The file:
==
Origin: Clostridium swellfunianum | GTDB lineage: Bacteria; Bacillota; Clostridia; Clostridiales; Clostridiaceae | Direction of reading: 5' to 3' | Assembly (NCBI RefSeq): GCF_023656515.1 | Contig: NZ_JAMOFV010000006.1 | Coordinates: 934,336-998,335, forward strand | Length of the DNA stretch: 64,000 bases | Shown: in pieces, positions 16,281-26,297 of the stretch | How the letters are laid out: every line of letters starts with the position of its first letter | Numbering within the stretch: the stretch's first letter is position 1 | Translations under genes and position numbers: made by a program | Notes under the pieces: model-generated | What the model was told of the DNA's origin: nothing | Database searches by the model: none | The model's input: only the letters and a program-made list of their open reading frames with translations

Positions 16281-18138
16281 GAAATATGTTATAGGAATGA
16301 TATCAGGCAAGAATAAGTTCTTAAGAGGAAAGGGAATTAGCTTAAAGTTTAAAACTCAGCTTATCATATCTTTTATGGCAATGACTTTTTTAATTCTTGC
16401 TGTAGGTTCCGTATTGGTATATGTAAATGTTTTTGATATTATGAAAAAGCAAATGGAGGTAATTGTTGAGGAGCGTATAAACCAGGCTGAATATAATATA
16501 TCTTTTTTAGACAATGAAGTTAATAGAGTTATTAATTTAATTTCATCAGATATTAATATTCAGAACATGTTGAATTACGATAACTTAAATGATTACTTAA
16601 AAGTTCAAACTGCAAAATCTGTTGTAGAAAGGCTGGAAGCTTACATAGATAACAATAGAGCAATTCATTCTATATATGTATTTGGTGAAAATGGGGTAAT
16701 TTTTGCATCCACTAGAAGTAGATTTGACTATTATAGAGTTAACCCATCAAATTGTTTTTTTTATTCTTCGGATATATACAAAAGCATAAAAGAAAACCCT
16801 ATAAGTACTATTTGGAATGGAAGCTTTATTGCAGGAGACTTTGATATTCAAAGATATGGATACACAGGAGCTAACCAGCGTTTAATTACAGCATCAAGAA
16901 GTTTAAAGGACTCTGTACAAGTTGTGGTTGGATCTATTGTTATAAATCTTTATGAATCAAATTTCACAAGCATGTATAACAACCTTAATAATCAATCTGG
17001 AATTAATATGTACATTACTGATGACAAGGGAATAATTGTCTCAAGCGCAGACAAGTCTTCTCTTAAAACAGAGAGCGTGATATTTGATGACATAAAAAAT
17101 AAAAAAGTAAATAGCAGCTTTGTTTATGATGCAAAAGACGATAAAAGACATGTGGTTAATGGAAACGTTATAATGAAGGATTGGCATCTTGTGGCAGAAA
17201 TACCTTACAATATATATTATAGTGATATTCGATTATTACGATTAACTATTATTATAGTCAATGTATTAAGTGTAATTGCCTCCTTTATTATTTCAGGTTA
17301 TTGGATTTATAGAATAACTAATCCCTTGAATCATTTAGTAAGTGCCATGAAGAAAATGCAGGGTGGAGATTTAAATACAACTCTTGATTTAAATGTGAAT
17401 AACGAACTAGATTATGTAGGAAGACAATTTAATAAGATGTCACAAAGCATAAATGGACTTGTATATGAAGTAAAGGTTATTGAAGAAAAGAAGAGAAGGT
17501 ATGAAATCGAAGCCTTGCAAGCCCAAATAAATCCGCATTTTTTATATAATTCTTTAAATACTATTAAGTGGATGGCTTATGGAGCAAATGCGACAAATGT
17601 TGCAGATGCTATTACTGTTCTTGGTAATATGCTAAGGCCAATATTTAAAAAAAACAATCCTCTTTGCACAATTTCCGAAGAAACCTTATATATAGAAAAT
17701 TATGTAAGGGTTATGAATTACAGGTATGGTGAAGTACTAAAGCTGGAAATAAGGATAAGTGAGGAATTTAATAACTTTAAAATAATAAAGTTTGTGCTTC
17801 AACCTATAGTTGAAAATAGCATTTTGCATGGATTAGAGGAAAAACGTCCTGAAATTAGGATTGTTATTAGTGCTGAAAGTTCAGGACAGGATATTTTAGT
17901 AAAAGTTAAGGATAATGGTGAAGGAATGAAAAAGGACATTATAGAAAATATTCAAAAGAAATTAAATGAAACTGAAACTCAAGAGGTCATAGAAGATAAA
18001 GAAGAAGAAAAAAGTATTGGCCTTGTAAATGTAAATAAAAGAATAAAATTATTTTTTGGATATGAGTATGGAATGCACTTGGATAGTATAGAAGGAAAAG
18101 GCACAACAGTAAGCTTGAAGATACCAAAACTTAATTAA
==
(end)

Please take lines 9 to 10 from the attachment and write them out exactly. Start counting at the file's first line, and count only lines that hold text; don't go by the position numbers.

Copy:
16801 ATAAGTACTATTTGGAATGGAAGCTTTATTGCAGGAGACTTTGATATTCAAAGATATGGATACACAGGAGCTAACCAGCGTTTAATTACAGCATCAAGAA
16901 GTTTAAAGGACTCTGTACAAGTTGTGGTTGGATCTATTGTTATAAATCTTTATGAATCAAATTTCACAAGCATGTATAACAACCTTAATAATCAATCTGG